3. Oh no, it’s a shame to hear that you didn’t enjoy this as much as you would have liked as the premise does sound kind of interesting!

    I definitely need to at least connect with one of the main characters in order to enjoy a book. They don’t have to be likeable for me but there needs to be some kind of emotional connection.


    • It wasn’t by any means a bad book, you know, it just didn’t really do anything for me either. There’s so many mysteries out there now you’ve really got to connect.


  4. Great review! I initially had this book on my radar, but I’ve seen several reviews similar to yours that speak to disappointment. Thanks for sharing.


  5. I know exactly what you mean about keeping reading because you want to know but not because you care, that’s so well phrased. It’s a shame the book fell short of what you were hoping for but thank you for being so honest, this was a really good review x


  6. It’s a shame that the book wasn’t really gripping or had much tension. I would probably want to keep reading too to find out what happened, but the characters don’t sound too great either. It sounds like it could be a really interesting and tense read with the plot but sounds like it didn’t quite get there! x


  7. It always sucks when you don’t like the characters! Sometimes it works, for well-written villains or something, but when I really hate characters or they have too many flaws I really struggle to stay interested in the book! It’s a shame this one didn’t work out for you.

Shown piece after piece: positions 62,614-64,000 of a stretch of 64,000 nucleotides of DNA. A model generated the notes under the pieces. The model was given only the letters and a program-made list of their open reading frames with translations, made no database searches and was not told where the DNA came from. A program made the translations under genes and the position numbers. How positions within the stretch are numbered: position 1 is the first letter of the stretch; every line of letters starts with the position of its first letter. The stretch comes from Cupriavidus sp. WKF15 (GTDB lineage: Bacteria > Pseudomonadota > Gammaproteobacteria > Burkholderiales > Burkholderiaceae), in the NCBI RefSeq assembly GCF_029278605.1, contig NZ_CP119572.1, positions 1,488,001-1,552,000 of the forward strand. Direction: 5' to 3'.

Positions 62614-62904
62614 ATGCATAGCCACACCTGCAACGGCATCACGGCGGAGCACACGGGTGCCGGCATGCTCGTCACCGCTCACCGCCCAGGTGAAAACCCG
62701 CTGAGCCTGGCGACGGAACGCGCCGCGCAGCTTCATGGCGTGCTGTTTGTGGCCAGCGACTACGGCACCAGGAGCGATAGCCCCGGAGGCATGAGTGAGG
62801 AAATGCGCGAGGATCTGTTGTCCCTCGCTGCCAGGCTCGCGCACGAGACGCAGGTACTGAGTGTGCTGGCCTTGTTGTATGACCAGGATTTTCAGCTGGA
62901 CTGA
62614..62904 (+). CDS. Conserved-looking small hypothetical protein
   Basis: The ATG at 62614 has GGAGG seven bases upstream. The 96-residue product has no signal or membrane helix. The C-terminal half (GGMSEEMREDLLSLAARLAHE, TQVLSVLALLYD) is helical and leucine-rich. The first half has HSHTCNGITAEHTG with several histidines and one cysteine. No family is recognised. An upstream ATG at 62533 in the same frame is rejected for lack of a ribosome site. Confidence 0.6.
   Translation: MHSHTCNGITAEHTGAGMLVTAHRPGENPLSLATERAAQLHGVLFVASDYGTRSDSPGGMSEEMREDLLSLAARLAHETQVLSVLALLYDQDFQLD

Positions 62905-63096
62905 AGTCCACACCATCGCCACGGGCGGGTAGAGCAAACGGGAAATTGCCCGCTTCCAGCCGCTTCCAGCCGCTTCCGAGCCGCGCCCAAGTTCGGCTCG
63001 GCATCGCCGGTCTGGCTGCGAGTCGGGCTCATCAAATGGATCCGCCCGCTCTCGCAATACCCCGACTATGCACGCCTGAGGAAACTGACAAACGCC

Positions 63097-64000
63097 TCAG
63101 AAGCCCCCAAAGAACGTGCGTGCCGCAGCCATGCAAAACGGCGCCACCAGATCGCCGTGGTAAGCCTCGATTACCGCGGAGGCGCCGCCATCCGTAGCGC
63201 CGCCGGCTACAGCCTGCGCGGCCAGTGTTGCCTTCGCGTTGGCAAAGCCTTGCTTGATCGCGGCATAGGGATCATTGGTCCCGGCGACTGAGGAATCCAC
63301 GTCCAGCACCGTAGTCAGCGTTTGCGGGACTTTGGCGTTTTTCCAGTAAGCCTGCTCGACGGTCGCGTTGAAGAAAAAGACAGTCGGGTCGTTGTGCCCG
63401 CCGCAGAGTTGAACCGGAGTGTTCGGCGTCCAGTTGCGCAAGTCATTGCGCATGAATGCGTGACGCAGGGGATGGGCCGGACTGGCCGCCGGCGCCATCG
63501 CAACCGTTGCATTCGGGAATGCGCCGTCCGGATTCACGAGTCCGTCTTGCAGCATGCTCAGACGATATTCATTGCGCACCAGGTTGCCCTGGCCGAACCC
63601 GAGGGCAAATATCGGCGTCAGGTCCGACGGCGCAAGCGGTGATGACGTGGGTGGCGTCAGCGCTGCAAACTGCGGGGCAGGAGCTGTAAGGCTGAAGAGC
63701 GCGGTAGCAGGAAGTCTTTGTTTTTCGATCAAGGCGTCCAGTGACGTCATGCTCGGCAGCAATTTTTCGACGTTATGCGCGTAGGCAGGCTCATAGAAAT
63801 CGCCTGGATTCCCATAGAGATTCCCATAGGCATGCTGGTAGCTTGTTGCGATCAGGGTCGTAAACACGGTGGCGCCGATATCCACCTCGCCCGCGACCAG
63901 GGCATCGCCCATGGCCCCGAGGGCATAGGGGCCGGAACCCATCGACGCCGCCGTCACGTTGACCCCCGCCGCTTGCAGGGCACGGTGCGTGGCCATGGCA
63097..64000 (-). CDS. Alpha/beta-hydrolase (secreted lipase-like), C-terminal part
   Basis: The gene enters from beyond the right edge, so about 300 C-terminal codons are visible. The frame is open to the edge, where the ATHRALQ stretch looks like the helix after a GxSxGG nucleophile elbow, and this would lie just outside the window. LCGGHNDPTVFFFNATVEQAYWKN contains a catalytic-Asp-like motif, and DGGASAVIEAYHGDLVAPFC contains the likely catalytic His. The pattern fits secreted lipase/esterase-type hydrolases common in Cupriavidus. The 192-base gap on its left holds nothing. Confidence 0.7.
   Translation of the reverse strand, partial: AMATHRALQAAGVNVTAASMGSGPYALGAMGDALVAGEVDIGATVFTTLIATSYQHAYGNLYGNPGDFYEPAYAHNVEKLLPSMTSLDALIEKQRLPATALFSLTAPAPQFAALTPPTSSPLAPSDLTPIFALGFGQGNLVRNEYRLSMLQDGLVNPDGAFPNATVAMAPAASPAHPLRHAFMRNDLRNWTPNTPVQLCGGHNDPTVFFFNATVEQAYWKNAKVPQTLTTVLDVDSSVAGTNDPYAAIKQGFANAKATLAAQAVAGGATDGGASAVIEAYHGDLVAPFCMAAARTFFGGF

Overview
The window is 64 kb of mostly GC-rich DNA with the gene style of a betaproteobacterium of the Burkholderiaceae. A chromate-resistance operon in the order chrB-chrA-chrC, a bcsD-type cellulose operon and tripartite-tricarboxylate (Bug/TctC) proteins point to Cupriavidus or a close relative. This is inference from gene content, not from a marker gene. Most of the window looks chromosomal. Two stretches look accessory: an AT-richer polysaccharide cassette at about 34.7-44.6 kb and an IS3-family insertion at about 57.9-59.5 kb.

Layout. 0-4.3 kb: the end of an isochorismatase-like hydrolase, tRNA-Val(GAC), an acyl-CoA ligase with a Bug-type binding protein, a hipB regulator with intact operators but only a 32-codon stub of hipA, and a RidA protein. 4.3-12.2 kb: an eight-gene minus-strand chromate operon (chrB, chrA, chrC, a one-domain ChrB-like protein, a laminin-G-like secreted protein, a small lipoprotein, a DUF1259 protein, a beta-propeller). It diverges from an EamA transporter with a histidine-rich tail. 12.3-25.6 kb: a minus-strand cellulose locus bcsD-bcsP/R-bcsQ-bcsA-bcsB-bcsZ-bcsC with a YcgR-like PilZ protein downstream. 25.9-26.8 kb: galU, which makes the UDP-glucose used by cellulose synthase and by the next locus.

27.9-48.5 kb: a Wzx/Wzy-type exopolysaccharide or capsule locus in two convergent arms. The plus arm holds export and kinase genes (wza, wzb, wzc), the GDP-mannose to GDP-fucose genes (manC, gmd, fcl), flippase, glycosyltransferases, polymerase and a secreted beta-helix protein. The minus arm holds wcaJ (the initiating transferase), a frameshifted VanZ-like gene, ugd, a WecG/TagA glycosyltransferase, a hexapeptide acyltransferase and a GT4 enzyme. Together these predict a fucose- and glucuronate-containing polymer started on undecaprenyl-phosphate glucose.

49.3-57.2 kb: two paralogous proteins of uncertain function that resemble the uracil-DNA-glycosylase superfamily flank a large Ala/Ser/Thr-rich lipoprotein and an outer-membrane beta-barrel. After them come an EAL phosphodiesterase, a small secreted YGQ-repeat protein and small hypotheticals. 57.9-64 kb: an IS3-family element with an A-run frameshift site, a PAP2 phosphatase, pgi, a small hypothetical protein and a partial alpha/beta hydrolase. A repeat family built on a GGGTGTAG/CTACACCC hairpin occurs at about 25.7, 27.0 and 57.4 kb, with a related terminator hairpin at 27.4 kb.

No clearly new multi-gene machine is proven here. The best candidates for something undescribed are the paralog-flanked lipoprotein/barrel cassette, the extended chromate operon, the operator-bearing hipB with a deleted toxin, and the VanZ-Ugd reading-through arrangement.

Anika |


  8. The premise of this book is one that needs tension, and it is always a shame when a good premise is not executed as well as it could be. The closest I can come to a good book built along the same premise as this is Ten Little Indians by Agatha Christie. It is artful and terrifying.

    Thanks for sharing; I always love how honest your reviews are!


  9. I love mysteries but I do usually need to be invested in at least one character to fully see it through. I hate that situation where you’re not massively into it but want to see it through to find out what happens. It’s a shame that this one is lacking x